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Qualifying begins: 26 June

The Draw: 30 June

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Order of Play: 2 July

Championships begin: 3 July


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Monday, 16 May 2016 15:51 PM BST
Eye on the Tour: Murray enjoys perfect birthday as Serena re-enters the frame rounds up the action from the past week on the tour. READ MORE

Qualifying has now begun in earnest for Roland Garros, and the time for warm-ups is over.

The culmination of the Rome Masters has done little to clarify the identity of the favourites for this year's Paris showpiece, and it promises to be one of the most intriguing French Opens in recent years, with a host of players on both the men's and the women's tours looking capable of winning. rounds up the latest action as the second Grand Slam of the year gets underway.

Murray’s happy returns

‘Great, great job. You were just too good’.

In all but one of their previous 13 meetings, it had been Murray delivering those kinds of plaudits, forced to concede that his opponent had simply been better.

But on the occasion of Murray’s 29th birthday, it was Djokovic who found himself in the unfamiliar position of doing the first post-match speech.

Speaking in fluent Italian, the Rome Masters runner-up sang Murray’s praises, but had voiced his concerns throughout the match about the on-court conditions, with the British No.1 agreeing that the rain had made the baselines in particular very wet.

Having come straight off the back of his triumph in Madrid, Rome proved to be an arduous week for Djokovic. He had to endure a first-set bagel from Thomaz Bellucci, outlast Rafael Nadal in an early contender for match of the year and then spend three hours taking out Kei Nishikori.

But while Djokovic’s exertions can arguably be used as a caveat for his defeat, the birthday boy Murray produced a brilliant performance of controlled aggression that was reminiscent of his days under Ivan Lendl, winning his first Rome title with one of the best match points this year.

On paper, Murray - who never got the better of Djokovic while working with Amelie Mauresmo - has now done so on his first attempt since separating from the French Fed Cup captain.

But her legacy runs a lot deeper than that. Under Mauresmo’s stewardship, clay has arguably become Murray’s most consistent surface: the world No.2 has only been beaten by Djokovic or Nadal on the dirt since the 2014 French Open, and has racked up 28 wins to 3 losses in that time.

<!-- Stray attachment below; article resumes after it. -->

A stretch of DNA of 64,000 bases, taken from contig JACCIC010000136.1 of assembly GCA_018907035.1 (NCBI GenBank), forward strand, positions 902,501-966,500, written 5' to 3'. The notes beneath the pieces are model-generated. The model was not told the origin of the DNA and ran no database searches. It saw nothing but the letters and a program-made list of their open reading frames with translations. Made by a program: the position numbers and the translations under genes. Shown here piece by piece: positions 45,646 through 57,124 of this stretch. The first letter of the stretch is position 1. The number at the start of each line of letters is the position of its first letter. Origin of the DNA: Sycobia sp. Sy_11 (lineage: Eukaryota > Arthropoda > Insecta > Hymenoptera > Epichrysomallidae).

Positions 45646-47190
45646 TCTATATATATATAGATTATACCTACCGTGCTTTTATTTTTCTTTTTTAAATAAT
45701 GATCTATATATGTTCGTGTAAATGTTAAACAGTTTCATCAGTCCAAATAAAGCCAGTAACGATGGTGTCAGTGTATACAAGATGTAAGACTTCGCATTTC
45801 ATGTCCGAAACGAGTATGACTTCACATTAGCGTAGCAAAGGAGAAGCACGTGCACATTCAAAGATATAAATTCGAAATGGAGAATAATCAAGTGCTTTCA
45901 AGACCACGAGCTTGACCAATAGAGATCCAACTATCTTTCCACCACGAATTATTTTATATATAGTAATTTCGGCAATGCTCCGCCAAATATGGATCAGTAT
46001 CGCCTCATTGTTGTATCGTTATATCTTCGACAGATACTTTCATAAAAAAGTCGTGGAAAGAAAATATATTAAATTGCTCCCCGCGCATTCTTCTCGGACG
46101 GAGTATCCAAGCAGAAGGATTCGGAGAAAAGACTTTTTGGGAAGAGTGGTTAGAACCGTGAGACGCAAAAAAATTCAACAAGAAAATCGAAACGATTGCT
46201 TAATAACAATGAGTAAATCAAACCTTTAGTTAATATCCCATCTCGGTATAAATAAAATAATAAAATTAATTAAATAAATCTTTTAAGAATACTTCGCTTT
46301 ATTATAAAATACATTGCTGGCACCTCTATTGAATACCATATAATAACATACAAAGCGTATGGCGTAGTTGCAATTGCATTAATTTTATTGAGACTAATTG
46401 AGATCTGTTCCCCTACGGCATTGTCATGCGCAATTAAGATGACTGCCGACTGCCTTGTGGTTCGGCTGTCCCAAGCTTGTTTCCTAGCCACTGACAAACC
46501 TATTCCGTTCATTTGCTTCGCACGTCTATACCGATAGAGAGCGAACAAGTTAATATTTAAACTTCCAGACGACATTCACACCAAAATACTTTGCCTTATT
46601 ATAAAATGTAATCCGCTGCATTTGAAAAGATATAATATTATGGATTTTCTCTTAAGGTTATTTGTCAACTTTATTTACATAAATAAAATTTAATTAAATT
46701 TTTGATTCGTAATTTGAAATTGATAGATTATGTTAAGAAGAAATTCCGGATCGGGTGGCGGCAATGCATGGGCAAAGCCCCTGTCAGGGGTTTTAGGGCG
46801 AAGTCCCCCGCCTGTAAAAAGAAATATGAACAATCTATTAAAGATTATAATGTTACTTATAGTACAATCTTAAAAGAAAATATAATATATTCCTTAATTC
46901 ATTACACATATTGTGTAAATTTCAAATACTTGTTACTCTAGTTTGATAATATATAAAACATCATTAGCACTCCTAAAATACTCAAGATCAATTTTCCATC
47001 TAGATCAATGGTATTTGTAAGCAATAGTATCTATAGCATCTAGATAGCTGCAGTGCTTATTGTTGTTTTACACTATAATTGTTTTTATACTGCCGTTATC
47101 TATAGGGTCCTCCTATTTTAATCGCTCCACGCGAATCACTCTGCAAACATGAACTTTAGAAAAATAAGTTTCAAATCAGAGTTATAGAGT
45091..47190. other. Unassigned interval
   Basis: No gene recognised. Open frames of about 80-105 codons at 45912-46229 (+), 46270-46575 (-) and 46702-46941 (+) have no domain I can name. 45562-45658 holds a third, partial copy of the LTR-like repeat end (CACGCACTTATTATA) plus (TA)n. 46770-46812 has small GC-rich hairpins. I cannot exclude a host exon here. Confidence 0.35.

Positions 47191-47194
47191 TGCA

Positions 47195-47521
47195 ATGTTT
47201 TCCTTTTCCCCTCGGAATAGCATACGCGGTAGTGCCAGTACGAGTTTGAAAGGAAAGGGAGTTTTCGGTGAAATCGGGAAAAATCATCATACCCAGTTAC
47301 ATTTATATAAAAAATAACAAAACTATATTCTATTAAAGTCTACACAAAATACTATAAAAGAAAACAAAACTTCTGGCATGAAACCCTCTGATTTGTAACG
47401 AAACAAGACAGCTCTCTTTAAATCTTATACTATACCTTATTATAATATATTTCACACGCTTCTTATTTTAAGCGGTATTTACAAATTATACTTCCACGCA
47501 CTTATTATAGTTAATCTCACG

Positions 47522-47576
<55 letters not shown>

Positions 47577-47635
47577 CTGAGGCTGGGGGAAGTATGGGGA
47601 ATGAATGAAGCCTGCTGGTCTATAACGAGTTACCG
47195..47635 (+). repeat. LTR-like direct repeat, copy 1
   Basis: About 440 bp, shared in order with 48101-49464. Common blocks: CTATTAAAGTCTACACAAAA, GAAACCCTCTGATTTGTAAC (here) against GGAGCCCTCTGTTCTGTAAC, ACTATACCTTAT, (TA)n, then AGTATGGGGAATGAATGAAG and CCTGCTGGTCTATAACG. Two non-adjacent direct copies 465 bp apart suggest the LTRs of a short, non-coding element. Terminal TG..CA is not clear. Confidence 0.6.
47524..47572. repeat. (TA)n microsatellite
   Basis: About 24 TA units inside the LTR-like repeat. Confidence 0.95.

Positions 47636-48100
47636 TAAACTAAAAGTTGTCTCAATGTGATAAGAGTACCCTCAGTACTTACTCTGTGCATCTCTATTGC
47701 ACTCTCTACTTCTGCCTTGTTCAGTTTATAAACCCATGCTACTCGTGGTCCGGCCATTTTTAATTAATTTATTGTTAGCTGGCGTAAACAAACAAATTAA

Having reclaimed his No.2 spot in the rankings, Murray will now head to Paris as a genuine favourite. Rafael Nadal’s place in the draw will likely prove pivotal, but the Brit could well finish off Mauresmo’s work come June 5th.

Serena re-enters the frame

Before the 2015 US Open, if you had suggested that Serena Williams would not win a title until May 2016, the chances are you would have been roundly laughed out of whichever room you happened to be in.

But that was exactly the situation the world No.1 found herself in as she touched down in the Italian capital.

It has been an indifferent start to 2016 for Williams, but like any great champion, the imminent arrival of a Grand Slam has coincided with an upturn in form.

Having revealed that she’d made herself ill on Thursday by sampling the dog food on offer at her hotel, Williams still managed to win the first all-American final on clay since 2002, defeating Madison Keys in two sets.

Keys, who beat the likes of Petra Kvitova and Garbine Muguruza en route to the final, was given the ultimate vote of confidence from Williams, who told her that “you’re soon going to be world No.1” as they met at the net.

Despite her recent troubles, Williams is still the undisputed No.1, and while there will be plenty who fancy their chances in Paris, her Rome title win is an ominous sign for the rest of the field.

Bagels on the menu

When Bellucci bagelling Djokovic isn’t the most surprising bagel at a tournament, then you know something truly bizarre is afoot.

That’s because David Goffin handed Tomas Berdych not one but two bagels in Rome, with the Czech promptly announcing he’d split with coach Dani Vallverdu after the tournament.

Remarkably, it's the first time a top 10 player has lost two sets 6-0 since Roger Federer did it to Gaston Gaudio at the 2005 World Tour Finals.

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